According to the old Georgian annals, the church was built by the King Dachi of Iberia (circa 522-534) who had made Tbilisi his capital. Originally dedicated to the Virgin Mary, it was renamed Anchiskhati (i.e., icon of Ancha) in 1675 when the treasured icon of the Savior created by the twelfth-century goldsmith Beka Opizari at the Ancha monastery in Klarjeti (in what is now part of northeast Turkey) was moved to Tbilisi so preserve it from an Ottoman invasion. The icon was preserved at the Basilica of St Mary for centuries (it is now on display at the Art Museum of Georgia).
The Anchiskhati Church, 1890
The basilica was damaged and rebuilt on several occasions from the 15th through 17th centuries due to wars between Georgia and the Persians and Turks. The brick belfry near the Anchiskhati Basilica was built by Catholicos Domenti in 1675.
The look of the structure was drastically changed in the 1870s, when a dome was added. During the Soviet period, all religious ceremonies at Anchiskhati Basilica were halted, and the building transformed into a museum for handicrafts. It was later used as an art studio. From 1958 to 1964 restoration works took place in celebration of the 1500th Jubilee of the founding of Tbilisi, which changed the view of the church back to the seventeenth-century version, however, it was not until 1991, after the independence of Georgia was restored, that the basilica reverted to religious use.
The Anchiskhati Choir based out of the Anchiskhati Basilica is the world’s leading exponent of Georgian polyphonic choral music.
The Garden’s collection contains flora from the Caucasus region, China , the Himalayas, Japan, North America , Turkey, Siberia and the Mediterranean.
The Garden’s history spans more than three centuries. It was first described in 1671 by the French traveler Jean Chardin and is thought to have been founded as a royal garden in 1625. The gardens were pillaged during the Persian invasion of 1795 but restored in the early 19th century and officially established as the Tiflis Botanical Garden in 1845.
BRIDGE OF PEACE
in the evening and night time every hour thousand bulbs translate Morse code message, visible to both of parapets of the bridge.
The popularity of the Funicular was further increased when an entertainment and leisure park was constructed on the Mtatsminda plateau in the 1930s. In the days of the Soviet Union, Mtatsminda Park was the third most visited public park in the USSR, Gorky Park in Moscow being number one.
It was closed in 2000 following an accident, but reopened in 2012 after a comprehensive reconstruction project that renovated the stations and replaced the drive mechanism, rails, cars and safety equipment.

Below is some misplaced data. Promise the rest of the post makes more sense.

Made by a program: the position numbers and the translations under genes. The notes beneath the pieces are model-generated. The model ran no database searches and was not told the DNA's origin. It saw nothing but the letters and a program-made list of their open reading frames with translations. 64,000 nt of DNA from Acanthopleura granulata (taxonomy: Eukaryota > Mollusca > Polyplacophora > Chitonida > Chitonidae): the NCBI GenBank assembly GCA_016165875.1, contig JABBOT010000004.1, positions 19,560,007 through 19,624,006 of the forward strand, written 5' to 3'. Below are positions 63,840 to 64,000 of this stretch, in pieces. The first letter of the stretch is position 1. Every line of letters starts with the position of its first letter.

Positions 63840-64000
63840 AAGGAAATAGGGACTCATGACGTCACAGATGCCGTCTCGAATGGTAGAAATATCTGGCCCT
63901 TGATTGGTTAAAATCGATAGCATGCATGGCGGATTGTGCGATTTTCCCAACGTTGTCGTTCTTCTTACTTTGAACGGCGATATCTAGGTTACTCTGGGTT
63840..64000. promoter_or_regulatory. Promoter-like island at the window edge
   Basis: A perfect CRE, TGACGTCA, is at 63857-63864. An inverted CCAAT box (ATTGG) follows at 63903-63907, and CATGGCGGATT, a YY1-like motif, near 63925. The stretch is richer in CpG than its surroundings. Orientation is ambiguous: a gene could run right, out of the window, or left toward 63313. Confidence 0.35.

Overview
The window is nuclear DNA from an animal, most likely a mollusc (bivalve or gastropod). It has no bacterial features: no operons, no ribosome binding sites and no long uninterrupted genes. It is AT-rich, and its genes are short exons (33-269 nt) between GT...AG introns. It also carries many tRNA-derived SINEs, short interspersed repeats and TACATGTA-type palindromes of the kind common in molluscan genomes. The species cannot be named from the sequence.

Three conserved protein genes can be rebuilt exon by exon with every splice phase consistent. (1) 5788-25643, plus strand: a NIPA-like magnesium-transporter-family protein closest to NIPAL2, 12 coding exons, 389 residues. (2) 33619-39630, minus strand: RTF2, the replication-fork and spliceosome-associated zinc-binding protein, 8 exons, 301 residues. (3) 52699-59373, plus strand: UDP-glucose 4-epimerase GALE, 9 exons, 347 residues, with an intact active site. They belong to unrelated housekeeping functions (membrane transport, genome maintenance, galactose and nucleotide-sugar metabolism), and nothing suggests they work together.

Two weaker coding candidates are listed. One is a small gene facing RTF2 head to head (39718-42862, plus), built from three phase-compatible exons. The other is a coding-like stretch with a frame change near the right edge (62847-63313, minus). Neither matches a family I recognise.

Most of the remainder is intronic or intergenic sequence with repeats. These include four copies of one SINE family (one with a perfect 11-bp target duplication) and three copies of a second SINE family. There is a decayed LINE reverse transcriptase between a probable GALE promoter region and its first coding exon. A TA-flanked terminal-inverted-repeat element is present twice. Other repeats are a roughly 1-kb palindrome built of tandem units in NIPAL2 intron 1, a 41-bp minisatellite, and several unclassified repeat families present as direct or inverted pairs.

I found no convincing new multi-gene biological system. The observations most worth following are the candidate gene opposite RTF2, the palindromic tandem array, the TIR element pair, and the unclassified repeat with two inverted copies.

The Funicular is a great way to get to Mtatsminda Park. The restored station is in Chonkadze Street
HOLY TRINITY CATHEDRAL – SAMEBA
The first church on this place appeared in the 6th century, and the history of its appearance is partly related to David Gareja, one of the Assyrian fathers preaching Christianity in Georgia.
Today Kashveti church, the outcome of the German, Italian and a Georgian collaboration, is one of the best architectural monuments of Tbilisi created in classical Georgian style.
MAMA-DAVITI CHURCH AND PANTHEON
In 1829, Russian poet Alexander Griboyedov was buried next to the church, and after that it became quite a tradition for important people to find their final resting place in the area.
It’s a quiet and nice spot to watch Tbilisi from the height.
The district was one of the earliest inhabited areas on the city’s territory. According to traditional accounts, King Vakhtang I Gorgasali erected here a church and a fort which served also as a king’s residence; hence comes the name Metekhi which dates back to the 12th century and literally means “the area around the palace”. Tradition holds that it was also a site where the 5th-century martyr lady Saint Shushanik was buried. However, none of these structures have survived the Mongol invasion of 1235.
The extant Metekhi Church of Assumption, resting upon the top of the hill, was built by the Georgian king St Demetrius II circa 1278–1284 and is somewhat an unusual example of domed Georgian Orthodox church. It was later damaged and restored several times. King Rostom (r. 1633-1658) fortified the area around the church with a strong citadel garrisoned by some 3,000 soldiers. Under the Russian rule (established in 1801), the church lost its religious purpose and was used as a barracks (R. G. Suny, p. 93). The citadel was demolished in 1819 and replaced by a new building which functioned as the infamous jail down to the Soviet era, and was closed only in 1938.